"You shouldn't be spending $10,000 on art," he said, but added, "I guess it would also depend on the circumstances."

In total, District 189 spent $11,100 for artwork during the two-year time period. That includes a $2,800 rendering of jazz legend Miles Davis, a graduate of Lincoln High School in East St. Louis.

It also included $700 for an oil portrait of former district administrator Katie Harper Wright, who was honored by having an elementary school named after her.

Wright said she thought a photograph she supplied the district was going to be enlarged at minimal cost and framed to be hung at the school. She said she didn't know they would hire someone to paint a portrait.

"It's ugly. It doesn't look like me," she said. "I didn't have anything to do with it."

While Briggs criticized other District 189 spending, including $925 spent for flowers ("It sounds like they need to look at their budget") and $7,600 spent on bottled water ("No. Drink out of the tap"), Briggs defended attending conferences.

He said that his own district sent 40 employees to a January teachers' conference in Chicago.

However, due to difficult financial times, the district will not be paying for any employees to attend the state conference this year, he said.

"We decided at the last board meeting, if you want to go, you have to go on your own."

But when asked about personal reimbursements, Briggs said, "I have an expense account tied to mileage. I don't get anything else. That's all I've ever asked for."

Collinsville Community Unit School District 10 Superintendent Dennis Craft echoed Briggs sentiments. "I get a monthly mileage allotment, and that's it," he said. "I think it's like $125. I think that's it."

Craft said his district spends no money on bottled water or art.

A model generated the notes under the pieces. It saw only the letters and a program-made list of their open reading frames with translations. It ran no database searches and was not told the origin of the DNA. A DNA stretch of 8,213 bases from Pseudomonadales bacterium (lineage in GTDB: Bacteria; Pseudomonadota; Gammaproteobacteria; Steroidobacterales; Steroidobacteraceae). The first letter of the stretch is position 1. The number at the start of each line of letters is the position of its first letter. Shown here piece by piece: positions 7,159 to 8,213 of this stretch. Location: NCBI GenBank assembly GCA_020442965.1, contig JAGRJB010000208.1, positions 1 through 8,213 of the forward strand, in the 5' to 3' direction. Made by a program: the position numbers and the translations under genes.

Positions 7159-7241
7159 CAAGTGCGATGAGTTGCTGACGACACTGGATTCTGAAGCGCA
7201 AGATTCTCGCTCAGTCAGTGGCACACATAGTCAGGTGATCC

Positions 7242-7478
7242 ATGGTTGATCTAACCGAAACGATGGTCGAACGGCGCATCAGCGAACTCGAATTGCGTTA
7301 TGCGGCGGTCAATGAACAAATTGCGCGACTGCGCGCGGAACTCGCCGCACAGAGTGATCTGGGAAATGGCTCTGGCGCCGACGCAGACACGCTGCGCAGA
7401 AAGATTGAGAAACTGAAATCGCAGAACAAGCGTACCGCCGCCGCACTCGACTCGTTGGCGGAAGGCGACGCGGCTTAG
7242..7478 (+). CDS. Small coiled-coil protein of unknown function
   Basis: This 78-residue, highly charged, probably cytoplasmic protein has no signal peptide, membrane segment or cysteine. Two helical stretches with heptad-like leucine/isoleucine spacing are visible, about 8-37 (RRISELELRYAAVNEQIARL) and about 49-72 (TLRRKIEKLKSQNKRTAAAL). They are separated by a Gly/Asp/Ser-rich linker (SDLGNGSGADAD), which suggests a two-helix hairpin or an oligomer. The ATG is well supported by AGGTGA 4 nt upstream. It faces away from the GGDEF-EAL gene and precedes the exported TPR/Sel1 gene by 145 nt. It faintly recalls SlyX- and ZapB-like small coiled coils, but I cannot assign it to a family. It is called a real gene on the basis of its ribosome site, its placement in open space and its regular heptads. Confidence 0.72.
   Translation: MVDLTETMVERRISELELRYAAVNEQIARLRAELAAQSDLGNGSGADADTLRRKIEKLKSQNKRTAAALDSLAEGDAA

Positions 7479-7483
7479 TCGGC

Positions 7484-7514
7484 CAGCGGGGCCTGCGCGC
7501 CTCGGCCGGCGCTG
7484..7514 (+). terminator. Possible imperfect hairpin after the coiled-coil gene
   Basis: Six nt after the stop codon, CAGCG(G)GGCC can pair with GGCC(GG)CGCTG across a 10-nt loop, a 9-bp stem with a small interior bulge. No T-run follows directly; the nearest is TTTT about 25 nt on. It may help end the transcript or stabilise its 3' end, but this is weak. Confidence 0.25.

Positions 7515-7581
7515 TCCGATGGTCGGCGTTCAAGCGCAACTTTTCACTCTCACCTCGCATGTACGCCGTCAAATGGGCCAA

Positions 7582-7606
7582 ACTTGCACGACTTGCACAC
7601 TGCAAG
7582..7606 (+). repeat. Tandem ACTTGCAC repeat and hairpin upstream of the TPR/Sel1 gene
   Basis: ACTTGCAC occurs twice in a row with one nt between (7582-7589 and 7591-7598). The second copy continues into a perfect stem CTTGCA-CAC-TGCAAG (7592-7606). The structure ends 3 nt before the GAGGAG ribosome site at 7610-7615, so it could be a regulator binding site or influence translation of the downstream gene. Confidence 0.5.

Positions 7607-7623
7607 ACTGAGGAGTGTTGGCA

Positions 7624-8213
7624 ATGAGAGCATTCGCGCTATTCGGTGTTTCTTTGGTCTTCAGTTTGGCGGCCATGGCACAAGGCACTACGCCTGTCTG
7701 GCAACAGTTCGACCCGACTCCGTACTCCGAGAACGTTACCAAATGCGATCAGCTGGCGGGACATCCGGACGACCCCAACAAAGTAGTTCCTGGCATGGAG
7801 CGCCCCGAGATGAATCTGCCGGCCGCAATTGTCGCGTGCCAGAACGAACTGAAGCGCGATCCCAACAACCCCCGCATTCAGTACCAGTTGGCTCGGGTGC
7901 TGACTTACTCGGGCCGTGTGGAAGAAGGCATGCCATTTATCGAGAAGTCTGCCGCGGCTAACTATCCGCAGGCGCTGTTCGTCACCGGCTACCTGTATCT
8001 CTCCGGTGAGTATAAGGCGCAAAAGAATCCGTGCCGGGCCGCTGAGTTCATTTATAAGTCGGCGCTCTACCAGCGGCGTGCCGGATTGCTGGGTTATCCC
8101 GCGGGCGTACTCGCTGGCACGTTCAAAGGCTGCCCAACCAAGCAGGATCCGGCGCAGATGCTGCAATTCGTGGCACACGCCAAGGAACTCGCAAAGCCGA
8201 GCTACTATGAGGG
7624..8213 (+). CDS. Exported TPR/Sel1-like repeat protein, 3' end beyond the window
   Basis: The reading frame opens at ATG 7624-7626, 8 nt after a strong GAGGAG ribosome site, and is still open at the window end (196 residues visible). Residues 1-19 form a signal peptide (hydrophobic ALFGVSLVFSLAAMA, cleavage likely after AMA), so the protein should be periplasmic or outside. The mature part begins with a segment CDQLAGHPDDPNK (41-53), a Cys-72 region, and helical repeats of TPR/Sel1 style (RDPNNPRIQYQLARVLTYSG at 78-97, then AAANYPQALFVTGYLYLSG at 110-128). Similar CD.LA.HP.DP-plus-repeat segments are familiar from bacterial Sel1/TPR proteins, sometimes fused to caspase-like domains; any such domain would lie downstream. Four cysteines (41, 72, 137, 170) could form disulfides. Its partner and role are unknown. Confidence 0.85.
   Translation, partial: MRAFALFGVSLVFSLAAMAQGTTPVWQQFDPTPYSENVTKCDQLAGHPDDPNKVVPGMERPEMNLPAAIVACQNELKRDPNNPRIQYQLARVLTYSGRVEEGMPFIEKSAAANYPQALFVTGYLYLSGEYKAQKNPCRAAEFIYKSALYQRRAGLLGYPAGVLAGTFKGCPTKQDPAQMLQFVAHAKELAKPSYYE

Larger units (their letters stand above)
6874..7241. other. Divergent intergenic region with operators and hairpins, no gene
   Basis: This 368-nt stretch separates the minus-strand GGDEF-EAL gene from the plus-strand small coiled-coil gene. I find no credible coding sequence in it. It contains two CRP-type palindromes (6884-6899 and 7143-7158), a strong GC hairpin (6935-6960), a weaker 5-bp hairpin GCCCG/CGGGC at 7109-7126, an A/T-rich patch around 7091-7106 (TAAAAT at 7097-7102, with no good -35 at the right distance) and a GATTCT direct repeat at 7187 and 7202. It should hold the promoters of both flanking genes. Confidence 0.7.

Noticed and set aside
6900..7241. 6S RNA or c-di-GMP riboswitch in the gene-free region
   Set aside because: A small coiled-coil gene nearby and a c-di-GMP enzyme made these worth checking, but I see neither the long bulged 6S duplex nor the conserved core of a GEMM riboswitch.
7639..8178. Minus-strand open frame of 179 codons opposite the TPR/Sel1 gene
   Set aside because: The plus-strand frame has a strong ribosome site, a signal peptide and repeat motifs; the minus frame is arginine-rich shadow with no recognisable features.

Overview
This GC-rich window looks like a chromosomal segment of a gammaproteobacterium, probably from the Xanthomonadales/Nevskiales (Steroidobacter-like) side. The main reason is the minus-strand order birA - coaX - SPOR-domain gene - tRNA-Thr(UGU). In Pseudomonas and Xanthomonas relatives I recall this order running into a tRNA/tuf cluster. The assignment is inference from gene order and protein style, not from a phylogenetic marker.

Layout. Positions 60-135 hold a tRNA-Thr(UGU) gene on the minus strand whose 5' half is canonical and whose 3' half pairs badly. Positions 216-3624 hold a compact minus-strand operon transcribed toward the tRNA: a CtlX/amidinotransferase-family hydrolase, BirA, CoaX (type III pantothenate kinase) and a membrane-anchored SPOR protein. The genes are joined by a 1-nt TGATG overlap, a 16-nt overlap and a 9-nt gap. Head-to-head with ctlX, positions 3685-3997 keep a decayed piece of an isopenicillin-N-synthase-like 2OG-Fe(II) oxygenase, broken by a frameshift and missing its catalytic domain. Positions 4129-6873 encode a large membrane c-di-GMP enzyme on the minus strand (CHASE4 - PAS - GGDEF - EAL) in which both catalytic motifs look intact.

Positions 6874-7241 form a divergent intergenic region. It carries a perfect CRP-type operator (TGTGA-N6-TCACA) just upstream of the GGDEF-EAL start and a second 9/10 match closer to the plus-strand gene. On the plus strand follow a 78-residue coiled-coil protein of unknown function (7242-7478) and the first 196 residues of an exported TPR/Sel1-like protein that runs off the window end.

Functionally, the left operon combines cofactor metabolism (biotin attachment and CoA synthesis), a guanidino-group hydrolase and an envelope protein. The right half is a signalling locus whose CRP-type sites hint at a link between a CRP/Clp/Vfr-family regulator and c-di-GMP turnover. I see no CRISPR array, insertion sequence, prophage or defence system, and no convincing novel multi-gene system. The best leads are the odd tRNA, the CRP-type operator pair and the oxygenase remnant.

"We're artsy, but we don't buy art," he said.

And Ryan Boike, assistant superintendent for Belleville Public School District 118, said, "We don't spend anywhere near $138,090 for travel."

That district spends no money on flowers and uses student art for decoration. He said the district does $13 a month on bottled water.

O'Fallon High School District 203 Superintendent Darcy Benway also said that certain federal and state grants must be spent on specific items, such as professional development. "If I don't spend it I'll lose it," she said, and mentioned that options for paying for professional development include bringing in a speaker or sending staff to conferences.

"But very rarely do our teachers travel via airlines," she said. "Most of our teachers can find conferences in the state in Springfield or Chicago to attend."

Also, she said, her district buys some bottled water for meetings and entertainment. And they budget an amount for flowers to send to employees who experience a death in their immediate families. "I think that's the right thing to do."

She said her district does not purchase professional artwork but displays students' art, instead.

Benway also said that she receives no reimbursements from the district, except for her cell phone.

"My contract states that I get mileage reimbursement," she explained. "Since I've been here, I've never turned that in ... I know the district has been in financial trouble, and I have not turned in anything for reimbursement."